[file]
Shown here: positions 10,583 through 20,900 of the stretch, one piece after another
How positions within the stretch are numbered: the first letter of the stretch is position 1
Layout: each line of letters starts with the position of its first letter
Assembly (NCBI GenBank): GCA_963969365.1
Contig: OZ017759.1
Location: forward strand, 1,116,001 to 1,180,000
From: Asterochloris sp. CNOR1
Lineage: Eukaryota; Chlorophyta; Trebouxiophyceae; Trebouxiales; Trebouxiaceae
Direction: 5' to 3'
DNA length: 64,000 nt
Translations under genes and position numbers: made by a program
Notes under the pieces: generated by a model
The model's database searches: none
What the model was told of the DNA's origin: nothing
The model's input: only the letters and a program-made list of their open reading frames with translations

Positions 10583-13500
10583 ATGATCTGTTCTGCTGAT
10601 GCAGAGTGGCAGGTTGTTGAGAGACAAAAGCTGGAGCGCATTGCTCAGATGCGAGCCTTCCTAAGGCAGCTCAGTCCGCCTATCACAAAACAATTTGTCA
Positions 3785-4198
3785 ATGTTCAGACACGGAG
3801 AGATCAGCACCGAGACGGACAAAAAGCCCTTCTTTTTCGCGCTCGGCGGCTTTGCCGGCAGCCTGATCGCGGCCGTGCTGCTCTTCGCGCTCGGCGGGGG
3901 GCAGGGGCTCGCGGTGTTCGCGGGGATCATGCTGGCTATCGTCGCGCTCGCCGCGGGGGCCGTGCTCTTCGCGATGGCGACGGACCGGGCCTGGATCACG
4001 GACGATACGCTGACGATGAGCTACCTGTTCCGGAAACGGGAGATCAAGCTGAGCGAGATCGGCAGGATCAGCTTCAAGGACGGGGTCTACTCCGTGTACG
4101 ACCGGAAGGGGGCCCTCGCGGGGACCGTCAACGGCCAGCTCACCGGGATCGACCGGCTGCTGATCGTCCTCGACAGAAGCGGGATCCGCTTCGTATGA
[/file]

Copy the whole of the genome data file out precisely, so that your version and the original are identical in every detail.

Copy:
Shown here: positions 10,583 through 20,900 of the stretch, one piece after another
How positions within the stretch are numbered: the first letter of the stretch is position 1
Layout: each line of letters starts with the position of its first letter
Assembly (NCBI GenBank): GCA_963969365.1
Contig: OZ017759.1
Location: forward strand, 1,116,001 to 1,180,000
From: Asterochloris sp. CNOR1
Lineage: Eukaryota; Chlorophyta; Trebouxiophyceae; Trebouxiales; Trebouxiaceae
Direction: 5' to 3'
DNA length: 64,000 nt
Translations under genes and position numbers: made by a program
Notes under the pieces: generated by a model
The model's database searches: none
What the model was told of the DNA's origin: nothing
The model's input: only the letters and a program-made list of their open reading frames with translations

Positions 10583-13500
10583 ATGATCTGTTCTGCTGAT
10601 GCAGAGTGGCAGGTTGTTGAGAGACAAAAGCTGGAGCGCATTGCTCAGATGCGAGCCTTCCTAAGGCAGCTCAGTCCGCCTATCACAAAACAATTTGTCA
Positions 3785-4198
3785 ATGTTCAGACACGGAG
3801 AGATCAGCACCGAGACGGACAAAAAGCCCTTCTTTTTCGCGCTCGGCGGCTTTGCCGGCAGCCTGATCGCGGCCGTGCTGCTCTTCGCGCTCGGCGGGGG
3901 GCAGGGGCTCGCGGTGTTCGCGGGGATCATGCTGGCTATCGTCGCGCTCGCCGCGGGGGCCGTGCTCTTCGCGATGGCGACGGACCGGGCCTGGATCACG
4001 GACGATACGCTGACGATGAGCTACCTGTTCCGGAAACGGGAGATCAAGCTGAGCGAGATCGGCAGGATCAGCTTCAAGGACGGGGTCTACTCCGTGTACG
4101 ACCGGAAGGGGGCCCTCGCGGGGACCGTCAACGGCCAGCTCACCGGGATCGACCGGCTGCTGATCGTCCTCGACAGAAGCGGGATCCGCTTCGTATGA